The Secrets of Chronic Pain You Can't See From the Outside

Sharp, pinching, burning, shooting, dull, aching, prickly, throbbing. You name the pain, I’ve felt it. I’ve been living with chronic pain of varying degrees for over 20 years, but you can’t tell just from looking at me. From the outside, I look healthy, vibrant, fit and young, but the story on the inside could not be more different.

Twenty years of pain has made its mark on me. It has torn through me like a hurricane, destroying me and exhausting me. It has drained me, scarred me, and left its imprint. It took and stole things from me that I have not recovered. There is not one part of my life that hasn’t been affected by the pain. It has changed me. It created a void that, even now, I have not fully come to terms with, especially when it comes to relationships. There has been so much loss. 

I used to blame myself, believing I developed pain because of all the things I had done wrong. I punished myself for it because who else was there to punish?

I am not the same person as I was before the pain. I am more serious, less flirtatious, less funny. I am less me than I was before. I have lost parts of myself that I can barely recall. I find myself recoiling from things that would previously bring me joy because I am so afraid of the possible pain that could follow. The pain has taken its toll and left me to rebuild from the rubble.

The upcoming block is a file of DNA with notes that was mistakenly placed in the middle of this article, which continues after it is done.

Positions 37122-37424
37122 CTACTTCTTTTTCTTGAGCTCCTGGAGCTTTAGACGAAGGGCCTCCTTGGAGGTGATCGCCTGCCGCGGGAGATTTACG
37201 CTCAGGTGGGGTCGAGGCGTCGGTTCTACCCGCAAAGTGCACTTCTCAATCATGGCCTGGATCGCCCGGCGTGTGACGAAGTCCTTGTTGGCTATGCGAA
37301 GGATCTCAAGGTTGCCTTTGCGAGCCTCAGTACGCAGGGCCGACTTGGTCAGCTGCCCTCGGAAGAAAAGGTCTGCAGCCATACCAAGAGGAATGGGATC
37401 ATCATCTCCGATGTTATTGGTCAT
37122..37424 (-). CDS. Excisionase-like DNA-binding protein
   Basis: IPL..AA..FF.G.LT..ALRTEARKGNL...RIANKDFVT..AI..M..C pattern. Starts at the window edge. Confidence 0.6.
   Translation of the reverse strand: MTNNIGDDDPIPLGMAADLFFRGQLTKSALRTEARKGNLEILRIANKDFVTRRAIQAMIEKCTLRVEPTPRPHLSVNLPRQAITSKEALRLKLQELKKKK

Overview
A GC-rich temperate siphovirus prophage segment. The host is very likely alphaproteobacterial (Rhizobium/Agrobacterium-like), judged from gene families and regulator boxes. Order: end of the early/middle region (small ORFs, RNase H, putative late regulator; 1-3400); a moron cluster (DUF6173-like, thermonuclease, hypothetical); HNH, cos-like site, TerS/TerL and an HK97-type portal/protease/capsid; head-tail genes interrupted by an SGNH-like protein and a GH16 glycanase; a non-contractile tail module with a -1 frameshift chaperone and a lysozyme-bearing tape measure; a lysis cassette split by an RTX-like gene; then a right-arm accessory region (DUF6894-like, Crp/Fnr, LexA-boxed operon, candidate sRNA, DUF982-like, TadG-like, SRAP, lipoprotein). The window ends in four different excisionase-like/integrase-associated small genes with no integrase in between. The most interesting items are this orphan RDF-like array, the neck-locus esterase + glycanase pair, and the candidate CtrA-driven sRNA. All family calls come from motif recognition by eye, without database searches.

In my darker moments I still feel shame about my pain. I feel less than, inferior, defective, useless, undesirable, uptight. I have felt this way for years, and regardless of all the positive things I have done for myself, that feeling doesn’t just simply disappear. Pain ate away at my self-worth and self-esteem for over half of my life. Rebuilding isn’t happening overnight, it is taking years.

Living with chronic pain that is invisible to others can be defeating. No one sees and no one truly understands. The weight of carrying this pain around on my own has been unbearably lonely at times.

Today, I no longer feel the need to blame or punish anyone. I am going to continue to reclaim myself, one step at a time. I am going to add new pieces to the mosaic that is me. The pain has shaped me, but it has helped me grow as well. It has forced me to grow. I may not be as bright and sparkly as I used to be, but I am kinder, more compassionate and more empathetic. I am true to myself, I listen to body and I respect myself. Every day I work to lessen the feelings of defeat, of missing out, of loss, but they do remain. They are part of the grief that comes with losing so much of yourself to pain and illness.

This blog was originally published on Kira Lynne.

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